Essays & Theses

Around Arendt's Table: Bureaucracy and the Non-Permanent Members of the UN Security Council

Current strategies of non-permanent members to augment their influence in the United Nations Security Council tend to seek parity of status with the permanent members. A more radical and transformative strategy would seek to change the Council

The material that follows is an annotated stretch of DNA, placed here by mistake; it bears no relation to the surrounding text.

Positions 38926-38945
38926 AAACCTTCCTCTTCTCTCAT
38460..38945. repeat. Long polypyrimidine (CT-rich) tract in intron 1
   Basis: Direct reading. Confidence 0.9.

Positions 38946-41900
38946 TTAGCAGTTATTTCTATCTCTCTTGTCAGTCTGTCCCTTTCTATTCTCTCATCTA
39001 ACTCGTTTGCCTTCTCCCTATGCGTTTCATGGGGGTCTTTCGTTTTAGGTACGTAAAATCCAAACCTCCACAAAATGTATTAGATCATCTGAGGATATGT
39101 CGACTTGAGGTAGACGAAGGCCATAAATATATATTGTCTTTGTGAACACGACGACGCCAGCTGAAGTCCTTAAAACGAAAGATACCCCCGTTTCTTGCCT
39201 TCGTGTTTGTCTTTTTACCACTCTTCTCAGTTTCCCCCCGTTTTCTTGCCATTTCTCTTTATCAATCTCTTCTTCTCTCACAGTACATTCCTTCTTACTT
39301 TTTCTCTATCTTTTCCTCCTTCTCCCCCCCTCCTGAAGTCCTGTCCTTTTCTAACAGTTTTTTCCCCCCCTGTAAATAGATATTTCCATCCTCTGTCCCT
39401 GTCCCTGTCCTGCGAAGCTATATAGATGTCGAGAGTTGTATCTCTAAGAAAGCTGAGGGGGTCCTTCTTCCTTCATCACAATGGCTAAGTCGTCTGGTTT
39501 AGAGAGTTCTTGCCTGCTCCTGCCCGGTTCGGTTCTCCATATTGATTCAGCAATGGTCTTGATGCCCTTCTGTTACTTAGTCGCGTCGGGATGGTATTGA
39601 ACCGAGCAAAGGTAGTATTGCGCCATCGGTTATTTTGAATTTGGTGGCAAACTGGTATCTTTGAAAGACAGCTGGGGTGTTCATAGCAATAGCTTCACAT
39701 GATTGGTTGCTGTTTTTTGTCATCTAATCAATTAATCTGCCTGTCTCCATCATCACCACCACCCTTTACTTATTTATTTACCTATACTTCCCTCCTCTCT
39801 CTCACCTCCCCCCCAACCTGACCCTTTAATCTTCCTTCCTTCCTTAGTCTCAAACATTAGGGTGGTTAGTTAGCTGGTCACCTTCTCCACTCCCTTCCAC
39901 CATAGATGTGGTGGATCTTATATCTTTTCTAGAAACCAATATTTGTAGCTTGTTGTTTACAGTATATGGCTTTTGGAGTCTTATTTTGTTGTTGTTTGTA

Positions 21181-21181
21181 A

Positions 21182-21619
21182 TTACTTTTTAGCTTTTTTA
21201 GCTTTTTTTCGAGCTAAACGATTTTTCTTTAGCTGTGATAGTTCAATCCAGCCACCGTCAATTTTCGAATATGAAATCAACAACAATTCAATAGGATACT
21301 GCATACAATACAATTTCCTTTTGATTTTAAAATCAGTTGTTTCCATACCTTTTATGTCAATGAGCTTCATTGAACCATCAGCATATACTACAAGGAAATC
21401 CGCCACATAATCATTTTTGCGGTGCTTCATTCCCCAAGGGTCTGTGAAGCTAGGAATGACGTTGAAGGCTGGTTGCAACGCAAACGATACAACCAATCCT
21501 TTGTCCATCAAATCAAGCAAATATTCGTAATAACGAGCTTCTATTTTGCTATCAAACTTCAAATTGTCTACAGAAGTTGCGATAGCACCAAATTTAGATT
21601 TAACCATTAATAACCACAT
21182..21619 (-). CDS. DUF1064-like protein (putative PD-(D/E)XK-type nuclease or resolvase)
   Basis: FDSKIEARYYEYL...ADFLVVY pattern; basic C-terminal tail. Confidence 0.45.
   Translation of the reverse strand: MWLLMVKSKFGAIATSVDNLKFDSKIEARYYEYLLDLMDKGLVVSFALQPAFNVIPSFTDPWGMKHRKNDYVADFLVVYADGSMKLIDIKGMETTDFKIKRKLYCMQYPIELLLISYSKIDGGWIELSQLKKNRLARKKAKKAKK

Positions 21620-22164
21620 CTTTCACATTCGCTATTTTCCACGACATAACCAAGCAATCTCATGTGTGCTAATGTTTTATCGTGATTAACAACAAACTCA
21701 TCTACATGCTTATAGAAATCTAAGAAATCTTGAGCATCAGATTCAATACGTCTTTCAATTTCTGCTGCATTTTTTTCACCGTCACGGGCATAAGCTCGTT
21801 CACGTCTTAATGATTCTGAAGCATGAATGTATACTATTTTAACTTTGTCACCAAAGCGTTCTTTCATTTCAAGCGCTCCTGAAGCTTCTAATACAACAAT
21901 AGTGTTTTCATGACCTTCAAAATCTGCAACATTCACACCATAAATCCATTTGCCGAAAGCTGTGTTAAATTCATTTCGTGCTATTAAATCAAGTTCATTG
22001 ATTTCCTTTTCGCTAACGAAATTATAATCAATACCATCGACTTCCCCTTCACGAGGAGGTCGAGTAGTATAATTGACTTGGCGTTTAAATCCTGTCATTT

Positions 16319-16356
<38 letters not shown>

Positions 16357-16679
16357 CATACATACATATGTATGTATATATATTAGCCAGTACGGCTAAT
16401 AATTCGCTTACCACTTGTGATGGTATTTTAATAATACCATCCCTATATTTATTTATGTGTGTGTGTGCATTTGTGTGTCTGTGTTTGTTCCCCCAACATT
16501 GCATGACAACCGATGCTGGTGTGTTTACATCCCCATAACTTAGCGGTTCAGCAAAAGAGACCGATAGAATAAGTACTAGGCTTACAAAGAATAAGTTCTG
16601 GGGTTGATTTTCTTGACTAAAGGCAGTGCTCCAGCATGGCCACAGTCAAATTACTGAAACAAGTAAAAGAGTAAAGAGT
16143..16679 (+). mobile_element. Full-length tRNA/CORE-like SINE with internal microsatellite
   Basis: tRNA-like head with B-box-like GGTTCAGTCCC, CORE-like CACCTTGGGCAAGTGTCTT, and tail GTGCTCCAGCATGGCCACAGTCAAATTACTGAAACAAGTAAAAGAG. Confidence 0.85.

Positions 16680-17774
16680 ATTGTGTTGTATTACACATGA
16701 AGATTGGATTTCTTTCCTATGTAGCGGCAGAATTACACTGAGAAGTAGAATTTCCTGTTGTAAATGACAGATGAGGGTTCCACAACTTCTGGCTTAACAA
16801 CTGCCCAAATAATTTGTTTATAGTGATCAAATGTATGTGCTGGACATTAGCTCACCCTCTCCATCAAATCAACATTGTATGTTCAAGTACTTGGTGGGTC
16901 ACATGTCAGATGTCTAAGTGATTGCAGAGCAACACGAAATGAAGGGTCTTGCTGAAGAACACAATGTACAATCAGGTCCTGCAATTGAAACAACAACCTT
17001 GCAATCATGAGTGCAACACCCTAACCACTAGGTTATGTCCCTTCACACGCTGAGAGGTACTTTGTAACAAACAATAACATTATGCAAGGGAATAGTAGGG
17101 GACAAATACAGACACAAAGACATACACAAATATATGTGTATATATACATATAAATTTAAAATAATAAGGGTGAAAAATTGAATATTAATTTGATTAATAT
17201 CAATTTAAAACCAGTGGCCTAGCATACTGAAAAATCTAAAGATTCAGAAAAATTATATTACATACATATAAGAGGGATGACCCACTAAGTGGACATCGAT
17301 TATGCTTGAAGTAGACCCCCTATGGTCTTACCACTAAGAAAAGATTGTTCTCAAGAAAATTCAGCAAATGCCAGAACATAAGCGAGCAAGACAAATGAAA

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  September 2019 A uthor’s Version  Isobel Roele 1  Around Arendt’s Table : Bureaucracy and the Non-Permanent Members of the UN Security Council* 1.   Introduction Guernica   dominates the curved display wall outside the chamber of the United Nations Security Council on the second floor of the Conference Building at the New York headquarters. A tapestry copy of Picasso’s out-size painting, Guernica   shares its portion of the corridor with the Council’s press stakeout area,  witness to the high drama of high politics. Never was its presence more acutely felt than on 5 th  February 2003, when it was veiled in UN blue for a ministerial-level meeting to discuss the situation in Iraq. 1  During that meeting Colin Powell presented a series of aerial photographs in support of his government’s case for war. 2  This rare intrusion of the visual into the august Council chamber recalled an earlier occasion when the world held its breath:  Adlai Stevenson’s production in October 1962 of photographs showing Soviet military installations in Cuba. 3  From Nazi aggression, to the Cuban Missile Crisis, to Operation Iraqi Freedom, the military might and great power politics of the Security Council courts public attention.  This Realpolitik perception crowds out more mundane images of the Council, its everyday work, and its less prominent non-permanent members. During its very first term on the Council (2017-19), Kazakhstan set about reasserting the place of smaller powers. On 2 nd  January 2018, the press stakeout area was stage to the inaugural flag-installation ceremony for incoming Council members. The event, which Kazakhstan hopes to become a “meaningful annual tradition” , 4  was meant to valorise non-permanent members, and to insist on their equality with other Council members  –   including the five permanent “great powers” ; Britain, China, France, Russia, and the USA. In effect, however, the flag installation theatrics evoked what Sara Ahmed calls “ non-performative ”  performance  –   a way of busily failing to make progress by design, characteristic of institutional bureaucracy. 5  The red security-tape around the press stakeout area took on, in this respect, a very different signification than the police-cordon it otherwise recalls. Taped off within the stakeout area, the flag installation ceremony took as its focal point the stock arrangement of the 15 flags of current Council members  –   usually a backdrop for press briefings. Each flag * Accepted for publication in 31(3) Leiden Journal of International Law   (2020) 1   See discussion in Anne Orford, “The Destiny of International Law” 17(3) LJIL (2004) 441  –  476, 458-461 2  UN Doc. S/PV.4701 (5 February 2003) 3  UN Doc. S/PV.2025 (25 October 1962) 4  Readers can watch the ceremony here: . Comments of the permanent representative of Kazakhstan, who compered the ceremony, are also recorded in a letter to the Secretary General, UN Doc. S/2018/254. 5  Sara Ahmed, On Being Included   (Duke UP, 2012)  September 2019 A uthor’s Version  Isobel Roele 2 occupies a holder lodged into one of two portable stands, and are arranged in alphabetical order; permanent members are not distinguished. Rigorously equal, each flag even droops to precisely the same degree, there being no wind indoors to ruffle them: a triumph of protocol. At the hour of the ceremony, six ambassadors and one minister waited on gaffer-taped marks as each took turn to slot their national flag into one of the vacant spots in the portable pedestals. Eventually every flag was planted, the diplomats assembled for their photo-call, and the two white-gloved security officers turned on their heels and marched away. The event did not symbolise equality, so much as solemnise administrative procedure  –   a diplomatic changing-of-the-guard. Kazakhstan’s ceremony   is a bureaucratic echo of Colin Powell’s theatre of war . The different registers of the performances - the emergency and exigency of Powell’s, the ritual and protocol of Kazakhstan’s –   nevertheless both enact authority and status. The exceptionality of great powers is countered by smaller states ’  assertion of sovereign equality. The centrality of status is reflected in non-permanent members ’ strategies to gain influence in the Council. This is easy enough to see in wrangles over its composition, but perhaps less obvious when it comes to  working methods reform. In fact, struggles over how the Council works have been framed in terms of the acquisition of new administrative roles, as non-permanent states have pressed for positions as chairs of subcommittees and penholders on agenda items. 6  Administrative responsibility is no substitute for politics. While accepting that deliberative politics is unlikely in the Council, this article urges non-permanent members to embrace more disruptive working methods as an alternative pathway to influence. Instead of asserting their individual importance, non-permanent members should focus on making more durable changes to the Council and its operations  –   ones that last beyond their two-year terms. My analysis draws on the work of Hannah Arendt to argue in favour of the renewing power of diversity. 7  On this view, non-permanence is not undesirable, it is the essence of incoming members’ transformative potential , and a label worth reclaiming. In affirming renewal, I do not suggest that the Council can or does achieve the deliberative mutuality of  Arendtian political action. Instead, my focus is on her distinction between labour and work. I argue that laborious administrative roles yield little durable product, and do not affirm plurality, because administrators are anonymous and interchangeable. 8  Administrative reform reinforces the idea that incoming members are well- behaved guests in the permanent members’ house . A 6  In November 2018, the 10 incumbent and the five incoming non-permanent members wrote to the Council pressing for a more equal distribution of responsibilities. Their representative function was one of the arguments they gave in their favour. UN Doc. S/2018/1024 (15 November 2018) 7    Arendt’s work has been used often and in diverse ways by international lawyers. See for example, Jan Klabbers, “Possible Islands of Predictability: The Legal Thought of Hannah Arendt” 20(1) LJIL (2007) 1–  23; Susan Marks, “Law and the Production of Superfluity” 2(1) Transnational Legal Theory (2011) 1 -24; Alison Kesby, The Right to Have Rights (OUP, 2012); Deborah Whitehall, “People in glass houses: lessons for international law from Margarethe von Trotta’s Hannah Arendt” 2(2) LRIL (2014) 329–353; Ioannis Kalpouzos and Itamar Mann, “Banal Crimes against Humanity: The Case of Asylum Seekers in Greece” 16(1) Melbourne Journal of International Law (2015) 1- 36; Ayça Cubukçu, “On the Exception of Hannah Arendt” 15(3) Law, Culture and the Humanities   (2019) 684  –  704 8  Hannah Arendt, On Violence   (Harvest, 1969), 81  September 2019 A uthor’s Version  Isobel Roele 3 more hands-on and less business-as-usual approach could make non-permanent membership a force for renewal and transformation.  The first part of the article reconsiders the implications of non-permanence in Security Council membership  –   the good, and the bad. The second part draws on  Arendt’s insight s to analyse  working methods reform as a pathway to influence and renewal. The article ends by reflecting on the transformative potential of being in-the-way. 2.   Implications of Impermanence Impermanence is usually treated as a barrier to influence, which can be removed either by seeking constitutional parity with the permanent members (composition reform), or by achieving an operational redistribution of responsibilities (working methods reform). This contribution thinks through the second of these strategies for influence, using ideas Hannah Arendt elaborated in The Human Condition to do so. In this respect it follows Jan Klabbers in drawing on  Arendt as a “source of inspiration” rather than a “fount of wisdom” . 9  In particular, it does not find in Arendt’s work a blueprint for  political action or deliberative democracy in the Security Council.  Arendt shows us that while impermanence seems like a barrier to individual influence, it could be the key to transforming the Security Council. Although the Council will never be a space of appearance for a global polis, “the space where I appear to others as others appear to me” , 10  it is nevertheless ripe for change. Premised on inequality, and deliberately designed as an elite body of strong-man states poised to take decisive action against aggressors, it was not made for mutual recognition and deliberative politics. 11  But today its strongman credentials are at odds with the  world. The Council is a microcosm of a world that no longer exists  –   one in which Britain and France were Great Powers, Germany and Japan were enemies of peace, and colonial rule was still a badge of pride for European states. The sovereign inequality of the Council, with five  Allied Powers as its permanent members and ten rotating non-permanent seats, is increasingly difficult to defend on grounds of functional proficiency. Rather than a positive vision of deliberative politics, then, this article proffers a negative one - the end of great power politics. Back in 2005 heads of state and government pledged “early reform of the Security Council… in order to make it more broadly representative, efficient and transparent and thus to further enhance its effectiveness and the legitimacy and implementation of its decisions”, but its composition is yet to change. 12  Working methods reform emerged in 2006 as a more feasible 9    Jan Klabbers, “ Hannah Arendt and the Languages of Global Governance ” in Marco Goldoni and Chris McCorkindale,  Arendt and the Law   (Hart, 2012), 229 10  Arendt, The Human Condition  , 198-199 11  Isobel Roele, “The Vicious Circles of Habermas’ Cosmopolitics” 25(3) Law and Critique (2014) 119 -229. cf. Ian  Johnstone, “Security Council Deliberations: The Power of the Better Argument” 14(3) EJ IL (2003) 437; Ian  Johnstone, “Legislation and Adjudication in the UN Security Council: Bringing Down the Deliberative Deficit” 102  AJIL (2008) 275   12  UN World Summit Outcome Document, UN Doc. A/Res/60/1 (2005), para. 153  September 2019 A uthor’s Version  Isobel Roele 4 alternative to composition reform. At present, however, it is hamstrung by being rendered in terms of status. In November 2018, non-permanent members wrote to the Council president demanding greater parity of status through the redistribution of penholderships and chairpersonships. 13  This framing has lumbered non-permanent members with much more responsibility and little more control. Arendt helps rethink non-permanent membership in terms of activity, rather than status. Instead of seeing responsibilities as badges that can be won, we focus on how non-permanent members might change the Council. Such change, moreover, depends not on becoming more like the permanent members through training programmes that enable new members to “hit the ground running”, but by new members  insisting on each their particularity. a)   Impermanence and renewal  The UN Security Council is a “ political organ ”    par excellence  . 14  Its particular brand of politics is identified with out-and-out Realpolitk, distinguishing it from the comparatively deliberative General Assembly. On this view, power is political capital  –   military, diplomatic, or moral  –   that one either possesses or lacks. Arendt offers an alternative view that associates politics with freedom rather than control. Here power is a matter of potential rather than possession. It inheres in the human capacity to act, and more precisely to begin something new. Moreover, for  Arendt, politics is participatory and collective  –    it is about “being together”.  The Council is not political in this sense. It is a space dominated by the P5, whose institutional privilege and political capital alienate the ten rotating non-permanent members from the organ.  The UN Charter famously privileges the five permanent members of the Council - Britain, China, France, Russia, and the USA  –   with a veto power over decisions. 15  These states also enjoy considerable privileges that stem from the fact of their permanence. Michael Reisman vividly likened the Council to a matryoshka doll, which contains “ever - smaller ‘mini - Councils’, each meeting behind closed doors without keeping records, and each taking decisions secretly”. 16  The P5, P3 and P1 dominate the body, marginalising the ten non-permanent members, and the broader the UN membership as a whole. 17  This mode of politics is action-oriented, not discursive  –    geared to providing “prompt and effective action”. 18  Council politics are also seen as  very self-interested, 19   rendering politics a matter of “people [being] only for or against other people”. 20   13  UN Doc. S/2018/1024 (15 November 2018) 14    As Judge Schwebel said, “the Security Council is a political organ which acts for political reasons” rather than legal ones. Military and Paramilitary Activities in and against Nicaragua (Nicaragua v. USA) Merits, ICJ Reports, 1986, dissenting opinion of Judge Schwebel, 290, para. 60 15  UN Charter, Article 27(3) 16    W. Michael Reisman, “The Constitutional Crisis in the United Nations” 87(1)  AJIL   (1993) 83-100, 85. Cf.   17   Mahubani, “The Permanent and Elected Council Members”, 256 -257 18  UN Charter, Article 24(1) 19  Adam Roberts and Dominik Zaum, Selective Security: War and the United Nations Security Council Since 1945 (Routledge, 2008) 20  Arendt, The Human Condition  , 2 nd  ed. (University of Chicago Press, 1998), 7  September 2019 A uthor’s Version  Isobel Roele 5 Domination and self-interest are not the Council’s only faults: it is also thoroughly bureaucratic. Bureaucracy is entirely in keeping with the UN’s modus operandi  , 21  and has crept in both as a means of curtailing the permanent members’ power (for instance in the requirement that the Council report on its work, 22  and consult more widely  23  ), and as a means for the body to exercise power (the proliferation of subsidiary organs, 24  and the use of monitoring and reporting mechanisms testify to this 25  ). Contrary to its popular image, the Council is not always in emergency mode. An increasing proportion of its business concerns mandate renewals, expert reports, horizon-scanning, and liaising with other global actors. 26  This work is not harmless.  Arendt explained that bureaucracy is violent, too. Famously describing it as “rule by nobody”,  she pointed out that it makes everyone equally powerless without the need for a tyrant. Bureaucracy is indifferent to human beings and denies us our “faculty of action”, which rests, she says, on the ability “to embark on something new”. 27  Arendt treats bureaucracy a s “anti - politics”, to use Klabbers’s apt term. 28   Arendt primarily talked about the stifling effect of bureaucracy on political action in terms of responsibility, because it alienates men from their actions. Bureaucracy is also stifling because it demands more of the same. It generates an ocean of certainty, to adapt Arendt’s famous image. Here, rule is “misused to cover the whole ground of the future and to map out a path secured in all directions”. 29  In this respect, bureaucracy is inimical to freedom conceived of as “ the spontaneous beginning of something new  ”. 30  This is precisely what has happened to the non-permanent members of the Security Council. The yearly intake of five new members brings with it a promise of renewal, which is systematically neutralized by channeling the activity of new members into bureaucratic avenues, and by socializing them into established administrative patterns. Every January, five new members enter the Security Council, and five old ones leave. Although  we talk about the Council in terms of its permanent and non-permanent members, in practice there are several groups: Permanent members, sophomore non-permanents, freshman non-  21  As Anne Orford shows in International Authority and the Responsibility to Protect   (CUP, 2011) 94-97. See also, my  Articulated Security: The United Nations and its Infra-Law   (CUP, forthcoming). 22  UN Charter, Article 24(3) 23    The “Green Book”, of Working Methods Handbook contains multiple entries relating to consultations and dialogues. Available at:  24  UN Charter, Article 29 25  See e.g. Isobel Roele, “Disciplinary Power in the UN Counter -  Terrorism Committee” 19(1)  Journal of Conflict and Security Law   (2014) 49-84 26  A sense of the vast body of rolling business can be gained by reading the monthly digest of the Security Council Reporting and Mandate Cycles, prepared by the Security Council Secretariat Branch of the Department of Political and Peacebuilding Affairs. The 2019 edition, published in December 2018, runs to 113 pages. Available at:   27  Hannah Arendt, On Violence   (Harvest, 1969), 81-82 28    Jan Klabbers, “Possible Islands of Predictability: The Legal Thought of Hannah Arendt” 20(1) LJIL (2007) 1–  23, 11 29  Arendt, The Human Condition, 244 30  Arendt, The Human Condition, 234